International Women's Day 2022

March 11, 2022
Source: Burcu Köleli for UN Women (2022).
Professor Sue O’Reilly, Chair of the Academy’s Equity and Diversity Reference Group

This year, the theme for International Women’s Day is Changing Climates: Equality today for a sustainable tomorrow, which recognises the contributions of women and girls around the world, and calls for climate action for women, by women.

The Academy’s Diversity and Inclusion Strategic Lead, Allison Hornery, took the opportunity to speak with Professor Sue O’Reilly, Chair of the Academy’s Equity and Diversity Reference Group, and the Academy’s Chief Executive, Ms Anna-Maria Arabia, to explore how we might all help to change the climate of gender equality.

Reflecting on how far we have come in achieving gender equity at an institutional level, Professor Sue O’Reilly acknowledges the increase in the number of women in senior positions and how initiatives such as SAGE have played a vital role in changing the narrative around gender equity, including raising awareness and encouraging organisations to develop strategies and policies that address the issue of inequity.

“We've come a very long way on that journey. There's a long way still to go,” Professor O’Reilly said.

‘Girls don't need physics’

She also reflected on her own journey and experiences and how it has made her a strong advocate for women’s rights.

“The headmaster, who had a son in my class, looked down at me very condescendingly, and said, ‘Ah, girls don't need physics. Girls get married, and their husbands look after them’. So, my friend and I set up on the veranda for two years, working from the syllabus, working from textbooks, and then we beat all the boys in the actual final exam. It was a wakeup call to me; I think it made me a little bit feisty about advocating for women's rights.”

The headmaster, who had a son in my class, looked down at me very condescendingly, and said, "Ah, girls don't need physics. Girls get married, and their husbands look after them". So, my friend and I set up on the veranda for two years, working from the syllabus, working from textbooks, and then we beat all the boys in the actual final exam. It was a wakeup call to me; I think it made me a little bit feisty about advocating for women's rights.

The COVID-19 pandemic has had a severe impact on individuals and institutions; and has shed a light on the realities of what it is like to be a woman in STEM and the existing institutional and cultural barriers that continue to put women at a disadvantage.

“It was women who predominately took on a greater proportion of the domestic responsibility when working from home … making it particularly difficult to advance their research even when it was possible to continue research outside of a formal scientific setting,” Ms Arabia said.

Better work outcomes

Employers and organisations have had to develop flexible work arrangements which better supported individuals, and with this it has become clear that such policies can create sustainable and inclusive working environment that produce better work outcomes.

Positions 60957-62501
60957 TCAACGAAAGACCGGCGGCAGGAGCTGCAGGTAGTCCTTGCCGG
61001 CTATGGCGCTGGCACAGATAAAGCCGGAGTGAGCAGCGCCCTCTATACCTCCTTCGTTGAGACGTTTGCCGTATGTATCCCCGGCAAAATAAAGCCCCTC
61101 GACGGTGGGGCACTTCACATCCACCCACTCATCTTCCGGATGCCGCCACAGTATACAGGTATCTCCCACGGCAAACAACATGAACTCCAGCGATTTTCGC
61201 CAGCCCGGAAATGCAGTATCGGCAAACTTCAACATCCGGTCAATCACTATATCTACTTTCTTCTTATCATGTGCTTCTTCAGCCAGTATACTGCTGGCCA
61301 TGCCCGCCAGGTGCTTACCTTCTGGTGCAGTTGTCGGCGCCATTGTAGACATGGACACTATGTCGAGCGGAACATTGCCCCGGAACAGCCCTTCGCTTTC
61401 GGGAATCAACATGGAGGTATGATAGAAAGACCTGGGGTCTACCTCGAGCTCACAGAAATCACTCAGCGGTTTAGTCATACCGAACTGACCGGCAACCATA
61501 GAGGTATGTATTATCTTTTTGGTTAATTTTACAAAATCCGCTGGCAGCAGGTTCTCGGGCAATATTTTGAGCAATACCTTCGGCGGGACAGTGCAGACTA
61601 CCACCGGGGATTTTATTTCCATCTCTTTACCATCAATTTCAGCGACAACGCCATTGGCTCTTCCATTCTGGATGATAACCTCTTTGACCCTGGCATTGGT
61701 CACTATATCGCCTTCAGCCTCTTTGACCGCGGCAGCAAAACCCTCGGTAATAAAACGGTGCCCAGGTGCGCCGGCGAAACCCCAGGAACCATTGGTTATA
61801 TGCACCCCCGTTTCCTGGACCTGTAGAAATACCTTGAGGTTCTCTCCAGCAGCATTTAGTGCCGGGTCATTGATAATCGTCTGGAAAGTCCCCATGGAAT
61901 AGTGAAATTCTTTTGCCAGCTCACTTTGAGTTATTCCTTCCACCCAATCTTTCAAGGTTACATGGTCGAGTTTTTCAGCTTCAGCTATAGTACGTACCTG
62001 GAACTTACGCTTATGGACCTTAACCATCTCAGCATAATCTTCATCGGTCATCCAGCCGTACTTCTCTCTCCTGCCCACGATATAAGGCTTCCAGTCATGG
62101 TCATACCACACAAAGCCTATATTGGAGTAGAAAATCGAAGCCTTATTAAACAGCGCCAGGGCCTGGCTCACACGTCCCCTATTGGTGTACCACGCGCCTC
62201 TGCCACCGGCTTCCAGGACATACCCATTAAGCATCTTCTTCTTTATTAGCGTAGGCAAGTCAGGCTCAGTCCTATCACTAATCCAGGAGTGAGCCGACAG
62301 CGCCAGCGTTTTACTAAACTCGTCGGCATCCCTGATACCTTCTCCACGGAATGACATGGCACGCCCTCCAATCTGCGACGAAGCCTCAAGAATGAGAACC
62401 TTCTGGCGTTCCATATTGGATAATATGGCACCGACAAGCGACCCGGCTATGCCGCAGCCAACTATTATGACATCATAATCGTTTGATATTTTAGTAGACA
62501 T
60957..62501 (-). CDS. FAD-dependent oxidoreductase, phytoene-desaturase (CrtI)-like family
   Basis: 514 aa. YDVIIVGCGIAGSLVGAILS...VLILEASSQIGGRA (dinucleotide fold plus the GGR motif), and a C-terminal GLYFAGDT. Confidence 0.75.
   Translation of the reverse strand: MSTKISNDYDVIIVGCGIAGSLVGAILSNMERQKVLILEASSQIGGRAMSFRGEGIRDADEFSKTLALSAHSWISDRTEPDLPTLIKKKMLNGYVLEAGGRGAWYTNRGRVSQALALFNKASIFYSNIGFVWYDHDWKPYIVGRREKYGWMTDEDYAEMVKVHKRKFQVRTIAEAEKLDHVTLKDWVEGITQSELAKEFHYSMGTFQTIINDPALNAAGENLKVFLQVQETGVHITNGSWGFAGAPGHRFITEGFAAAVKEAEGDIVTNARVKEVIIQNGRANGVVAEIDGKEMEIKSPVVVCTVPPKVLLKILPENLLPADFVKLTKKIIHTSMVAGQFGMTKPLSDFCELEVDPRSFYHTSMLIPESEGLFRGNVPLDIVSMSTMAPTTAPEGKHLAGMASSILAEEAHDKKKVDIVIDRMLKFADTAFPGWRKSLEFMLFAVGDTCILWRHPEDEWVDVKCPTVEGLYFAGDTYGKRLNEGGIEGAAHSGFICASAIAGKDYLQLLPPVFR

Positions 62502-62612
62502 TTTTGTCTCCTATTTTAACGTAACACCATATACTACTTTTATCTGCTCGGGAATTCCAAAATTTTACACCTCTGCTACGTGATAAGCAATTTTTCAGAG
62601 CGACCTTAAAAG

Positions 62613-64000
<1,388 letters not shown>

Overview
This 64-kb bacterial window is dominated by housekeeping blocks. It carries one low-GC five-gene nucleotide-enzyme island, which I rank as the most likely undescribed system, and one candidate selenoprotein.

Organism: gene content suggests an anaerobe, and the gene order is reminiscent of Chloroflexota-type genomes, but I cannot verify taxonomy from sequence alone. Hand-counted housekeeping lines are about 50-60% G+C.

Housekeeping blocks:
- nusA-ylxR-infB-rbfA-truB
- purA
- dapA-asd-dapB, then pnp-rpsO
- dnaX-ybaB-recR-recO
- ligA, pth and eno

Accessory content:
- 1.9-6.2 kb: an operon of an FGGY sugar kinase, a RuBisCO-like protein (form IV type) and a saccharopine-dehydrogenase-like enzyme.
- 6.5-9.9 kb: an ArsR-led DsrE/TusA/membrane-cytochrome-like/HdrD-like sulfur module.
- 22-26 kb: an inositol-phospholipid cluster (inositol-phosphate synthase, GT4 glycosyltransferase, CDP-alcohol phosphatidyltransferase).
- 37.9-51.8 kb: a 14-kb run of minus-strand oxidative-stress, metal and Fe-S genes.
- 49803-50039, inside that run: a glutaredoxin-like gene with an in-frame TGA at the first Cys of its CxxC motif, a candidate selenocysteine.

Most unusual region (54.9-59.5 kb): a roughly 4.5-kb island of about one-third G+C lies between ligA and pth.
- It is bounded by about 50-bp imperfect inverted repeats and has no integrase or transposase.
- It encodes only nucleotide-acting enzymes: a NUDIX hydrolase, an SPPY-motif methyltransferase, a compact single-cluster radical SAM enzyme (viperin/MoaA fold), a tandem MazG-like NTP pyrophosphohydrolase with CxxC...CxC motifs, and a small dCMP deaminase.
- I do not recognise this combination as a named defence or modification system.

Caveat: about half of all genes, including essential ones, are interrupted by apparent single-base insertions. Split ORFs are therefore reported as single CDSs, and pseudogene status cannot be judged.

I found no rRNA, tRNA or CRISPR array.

“We know diversity results in better decision making, greater profits, greater productivity and higher quality publications. With that comes more competitive research grants so there are a range of benefits in the STEM sector,” she said.

We know diversity results in better decision making, greater profits, greater productivity and higher quality publications. With that comes more competitive research grants so there are a range of benefits in the STEM sector.
Anna-Maria Arabia
Anna-Maria Arabia, Chief Executive

In order for us to achieve gender equity, it is vital that long-term and sustainable changes are implemented across the STEM sector which is why initiatives such as STEM Women and the Decadal Plan for Women in STEM have been instrumental.

“The Decadal Plan Champions program offers institutions, organisations, entities, private businesses – wherever you may sit in the STEM ecosystem – an opportunity to align your work to achieve gender equity, with the recommendations in the Decadal Plan for Women in STEM,” Ms Arabia said.

On this International Women’s Day, and every day moving forward, it is important that we continue to discuss ways we can and do advance gender equity and ensure we do so in an inclusive and intersectional manner to ensure the impacts of inequitable practice on diverse groups are considered.

“I'm really pleased that there is growing awareness, there are proactive initiatives, and part of the discussion has really matured, around how we look at Indigenous knowledge, how we bring more Indigenous scientists closer to the Academy’s work, and how we work together to design a path forward,” she said.

I'm really pleased that there is growing awareness, there are proactive initiatives, and part of the discussion has really matured, around how we look at Indigenous knowledge, how we bring more Indigenous scientists closer to the Academy’s work, and how we work together to design a path forward.

See the full transcript and recording of the interviews on the STEM Women website.

Visit the Academy’s Climate Change Hub and Future Earth Australia for more information on how the Academy is contributing to address climate change.

 

© 2022 Australian Academy of Science

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